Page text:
In all wars, spies, considered traitors, are condemned to death and shot. Why, when the Koran advocates the same treatment to be applied to spies of Islam and Muslims, Islamophobic plumitifs, like Michel Onfray, rebel against this decision? They talk about violence. Is the violence generated by the West in wartime softer than that spoken of by revelation? Should we understand that for this philosopher, spies should be condemned, “by humanism”, to low sentences, by a simple correctional court?

Eighth verse:

“The only reward for those who make war on the religion of God and His Prophet, and cause disorder on earth, is that they be killed, crucified or amputated with one hand and one foot by cross order, or being expelled from the country. It will be a degradation for them in this world, in addition to the terrible punishment that awaits them in the future life.” (S.4, 33)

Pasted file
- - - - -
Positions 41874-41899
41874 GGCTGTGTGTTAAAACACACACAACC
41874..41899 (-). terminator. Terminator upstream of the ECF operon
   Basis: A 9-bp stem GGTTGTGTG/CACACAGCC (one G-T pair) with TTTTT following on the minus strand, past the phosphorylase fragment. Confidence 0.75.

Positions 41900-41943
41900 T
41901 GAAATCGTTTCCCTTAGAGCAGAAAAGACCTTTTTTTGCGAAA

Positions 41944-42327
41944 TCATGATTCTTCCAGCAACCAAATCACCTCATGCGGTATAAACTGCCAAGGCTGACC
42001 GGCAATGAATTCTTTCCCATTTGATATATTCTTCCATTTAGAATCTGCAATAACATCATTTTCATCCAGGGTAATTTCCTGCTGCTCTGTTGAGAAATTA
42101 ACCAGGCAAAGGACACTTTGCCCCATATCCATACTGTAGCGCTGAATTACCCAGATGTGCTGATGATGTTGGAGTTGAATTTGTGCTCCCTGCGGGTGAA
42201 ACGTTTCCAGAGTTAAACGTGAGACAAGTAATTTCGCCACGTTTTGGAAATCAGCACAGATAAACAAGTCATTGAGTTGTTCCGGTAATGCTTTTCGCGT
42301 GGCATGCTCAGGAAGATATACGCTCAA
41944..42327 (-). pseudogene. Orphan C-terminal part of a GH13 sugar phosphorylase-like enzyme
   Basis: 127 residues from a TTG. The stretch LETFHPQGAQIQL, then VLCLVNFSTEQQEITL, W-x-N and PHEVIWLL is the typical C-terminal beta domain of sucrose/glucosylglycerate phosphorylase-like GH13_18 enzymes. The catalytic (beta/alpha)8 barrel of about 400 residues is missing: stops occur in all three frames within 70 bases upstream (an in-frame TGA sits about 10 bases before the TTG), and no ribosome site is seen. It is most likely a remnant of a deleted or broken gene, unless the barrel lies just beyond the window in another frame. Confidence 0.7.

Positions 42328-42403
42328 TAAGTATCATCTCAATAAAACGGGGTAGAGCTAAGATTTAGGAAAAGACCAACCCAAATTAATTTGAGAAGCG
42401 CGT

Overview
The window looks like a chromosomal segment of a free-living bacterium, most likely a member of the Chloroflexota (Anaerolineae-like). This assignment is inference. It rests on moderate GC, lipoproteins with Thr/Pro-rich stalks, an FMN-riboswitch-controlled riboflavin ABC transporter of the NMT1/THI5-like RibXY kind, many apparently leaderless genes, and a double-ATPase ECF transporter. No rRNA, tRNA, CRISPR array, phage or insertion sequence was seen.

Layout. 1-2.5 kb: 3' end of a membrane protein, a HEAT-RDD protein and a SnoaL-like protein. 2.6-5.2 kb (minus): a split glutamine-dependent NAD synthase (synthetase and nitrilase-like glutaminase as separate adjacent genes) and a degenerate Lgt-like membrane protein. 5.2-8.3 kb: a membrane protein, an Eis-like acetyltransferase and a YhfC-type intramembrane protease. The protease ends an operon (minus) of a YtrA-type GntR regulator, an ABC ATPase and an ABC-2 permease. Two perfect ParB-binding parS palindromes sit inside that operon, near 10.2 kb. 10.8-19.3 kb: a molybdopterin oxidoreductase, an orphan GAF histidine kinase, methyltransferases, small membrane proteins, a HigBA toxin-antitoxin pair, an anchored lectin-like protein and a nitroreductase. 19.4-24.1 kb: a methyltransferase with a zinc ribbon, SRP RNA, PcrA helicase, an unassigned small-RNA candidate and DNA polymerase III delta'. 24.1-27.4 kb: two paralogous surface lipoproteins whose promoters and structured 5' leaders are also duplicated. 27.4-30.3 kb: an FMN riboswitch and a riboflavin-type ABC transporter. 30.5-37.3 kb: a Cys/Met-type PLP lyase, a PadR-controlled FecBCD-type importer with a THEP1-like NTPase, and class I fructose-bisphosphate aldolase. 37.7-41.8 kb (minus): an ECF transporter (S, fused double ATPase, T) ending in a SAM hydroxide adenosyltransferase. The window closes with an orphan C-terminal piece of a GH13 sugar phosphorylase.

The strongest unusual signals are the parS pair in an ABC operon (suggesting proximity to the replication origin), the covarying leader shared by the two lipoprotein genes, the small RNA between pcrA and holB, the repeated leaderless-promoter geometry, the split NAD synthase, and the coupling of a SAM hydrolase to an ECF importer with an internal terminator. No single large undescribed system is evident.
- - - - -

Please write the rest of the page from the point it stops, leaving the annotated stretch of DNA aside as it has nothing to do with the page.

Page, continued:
The verse poses the case of those who stir up trouble in a society, propagate corruption on earth and criminals in general. The Koran provides for several sentences: death sentence, crucifixion, limb amputation and exile.

Certainly, it is indisputable that certain punishments, set forth by the Koran, are inadmissible in our time. However, they were in effect at that time among Muslims and other peoples. The legal structures were not perfected in those distant centuries, and what was the reason for those sentences at that time was that there was no prison facility. What to do then, for lack of prison, was it necessary to let the criminals loose?

Ninth and tenth verse:

“And when the sacred months have passed, then kill the polytheists wherever you find them and capture them and besiege them and sit in wait for them at every place of ambush. But if they should repent, establish prayer, and give zakah, let them [go] on their way. Indeed, Allah is Forgiving and Merciful.” (S.9, 5)

“Fight them; Allah will punish them by your hands and will disgrace them and give you victory over them and satisfy the breasts of a believing people” (S.9, 14)